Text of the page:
Makin’ Love: We had a soft, touching moment on “Hard Luck Woman,” but if you thought that would last for long, your luck has run out. Sex, drugs, and rock and roll right? KISS was good at making songs about two of those things, and it’s on full display here. To be fair, there is a level of musicality on this song that keeps it interesting. Frehley’s guitar work was top-notch on this track, and Criss’ drum work is really different here. I’ve never heard anything like the little rolls he does on each hit before and that’s pretty neat. It’s not the strongest finish to an album I’ve ever seen, but the little things each musician did were enough to push it above average. Dad’s Rating 6/10

The opinion above is protected under the Fair Use provision of United States Copyright Law, 17 U.S.C §107 which allows for the fair use of a copyrighted work for criticism without infringement on the copyright.

Jefferson Airplane- Surrealistic Pillow (1967): 8 July 2019

Jefferson Airplane – Surrealistic Pillow (1967)

Welcome back to YDCS! I hope you enjoyed Led Zeppelin Month last month, but this week we are back to our regularly scheduled, eclectic mix of rock and roll music. There was no post last week because work got in the way, and I didn’t want to rush a post that was going to be subpar. The result is that this one had to wait a week. Apologies for that, but we’re back at it! After listening to the hard rock of Led Zeppelin for the past month, I felt like I needed a break. This week I decided to throw on one of the most influential acts in the psychedelic rock subgenre, Jefferson Airplane, and their second release Surrealistic Pillow. Jefferson Airplane was a group that was born in San Francisco and came to light during the height of the counterculture movement of the late 1960s. The band performed at the “Big 3” festivals of the late 60s; Altamont, Woodstock, and Monterey and didn’t see much success outside of their most popular releases; Surrealistic Pillow in 1967and Volunteers in 1969. Jefferson Airplane went on to produce a handful of albums in the early 70s to little acclaim before dissolving in 1974. At that point, some members of Jefferson Airplane broke away to form the band Jefferson Starship, which saw more commercial success through the 1970s until 1984 with hits like “Jane” and “Count On Me.” In 1984, the band changed their name one last time to Starship, released what is often considered the worst song of all time, “We Built This City,” and went on to perform as Starship into the 2000s. We can just pass over that last fact…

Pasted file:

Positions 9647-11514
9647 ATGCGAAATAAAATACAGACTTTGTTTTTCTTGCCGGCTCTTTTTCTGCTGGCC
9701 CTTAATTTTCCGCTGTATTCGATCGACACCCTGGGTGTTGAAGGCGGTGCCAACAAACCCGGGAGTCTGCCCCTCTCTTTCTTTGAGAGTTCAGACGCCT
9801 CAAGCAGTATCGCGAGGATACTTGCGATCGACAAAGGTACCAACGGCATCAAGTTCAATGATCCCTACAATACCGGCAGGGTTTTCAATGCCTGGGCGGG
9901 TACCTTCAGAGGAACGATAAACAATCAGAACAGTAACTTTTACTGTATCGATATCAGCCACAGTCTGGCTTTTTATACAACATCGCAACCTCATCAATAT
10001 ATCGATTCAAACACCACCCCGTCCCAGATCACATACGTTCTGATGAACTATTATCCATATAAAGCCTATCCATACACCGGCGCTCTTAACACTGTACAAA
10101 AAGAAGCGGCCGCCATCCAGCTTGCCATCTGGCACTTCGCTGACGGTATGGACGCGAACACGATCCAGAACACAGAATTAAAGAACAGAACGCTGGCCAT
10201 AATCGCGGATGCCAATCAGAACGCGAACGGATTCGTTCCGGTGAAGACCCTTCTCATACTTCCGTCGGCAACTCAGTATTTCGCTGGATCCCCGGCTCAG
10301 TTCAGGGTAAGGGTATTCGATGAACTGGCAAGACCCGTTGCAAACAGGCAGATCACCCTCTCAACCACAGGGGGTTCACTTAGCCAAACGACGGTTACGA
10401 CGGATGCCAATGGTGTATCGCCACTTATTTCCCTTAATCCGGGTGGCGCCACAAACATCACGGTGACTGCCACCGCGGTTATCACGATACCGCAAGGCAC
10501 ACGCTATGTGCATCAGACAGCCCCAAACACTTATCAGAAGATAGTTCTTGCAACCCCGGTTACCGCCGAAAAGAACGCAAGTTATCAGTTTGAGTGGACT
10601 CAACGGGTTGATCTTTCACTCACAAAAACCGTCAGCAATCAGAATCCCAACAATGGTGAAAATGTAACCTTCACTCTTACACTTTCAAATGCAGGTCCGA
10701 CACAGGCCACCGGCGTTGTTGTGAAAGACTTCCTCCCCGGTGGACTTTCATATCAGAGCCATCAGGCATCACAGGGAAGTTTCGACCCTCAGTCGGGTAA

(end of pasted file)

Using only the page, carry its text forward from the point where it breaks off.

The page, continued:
Surrealistic Pillow was one of the biggest hits of the psychedelic rock genre and some of the songs on it became an integral part of the soundtrack to the Summer of Love. I’m particularly fond of Jefferson Airplane, and this release in particular, because of how it differentiates itself from the other heavyweight of the genre like the Grateful Dead. While other groups focused on the folk roots of the genre, Jefferson Airplane was more balanced between the folk and psychedelic sounds, tending to lean more towards psychedelia than folk. This album has got a little bit of everything for everyone; amazing vocal harmonies that take you to another planet (no drugs needed), beautiful ballads, and hard rocking tracks! I hope you enjoy the album!

Dad’s Thoughts- The Breakdown

She Has Funny Cars: For many people, Jefferson Airplane might be a name that they’re not familiar with. They were certainly influential in the 1960s, but never had the same mass appeal or staying power of the Who or the Grateful Dead. “She Has Funny Cars” is one of the band’s more popular entries and is stereotypical of the band’s catalog at this time, if slightly toned back on the psychedelia. Never a group to shy away from making a statement, the song is highly critical of consumerist culture, but the instrumentation actually carries stronger than the lyrics. In most cases, songs meld perfectly together, blending guitar, bass, and drums, but I find that on “She Has Funny Cars,” all of the instruments are very forward and easily discernable, and making it interesting to listen to in a different way than normal. Dad’s Rating 8/10

Somebody To Love: I love “Somebody To Love!” Grace Slick’s vocals are some of the best of her time, rivaled maybe only by Janis Joplin and Carole King. This is one rocking track! The vocals aren’t the only thing to love either; the guitar riffs are so stereotypically 1960s that the song transports you to a different time. They really don’t make rock tracks like this anymore!  Dad’s Rating 9/10

My Best Friend: The psychedelic rock may not have been overly apparent on the first two tracks, but it certainly starts to come out on this song if you haven’t noticed it yet! “My Best Friend” is a much more mellowed out song than “She Has Funny Cars” or “Somebody to Love,” and pulls heavier on the folk genre than most of the album, making it a bit of an outlier in the band’s catalog. There was a lot of crossover between Folk Rock and Psychedelic Rock (read early Jefferson Airplane and Grateful Dead albums), so the lines often blur between the two during the late 1960s. Airplane was more firmly embedded on the psychedelic side of that line, while I consider Grateful Dead to be closer to the folk side of the line, generally speaking. “My Best Friend” is interesting because it blends those two genres really well, leaning more on the folk during the verses and the harder rock during the chorus. This is an interesting song that is worth listening to to better see how those two genres play out together. Dad’s Rating 7/10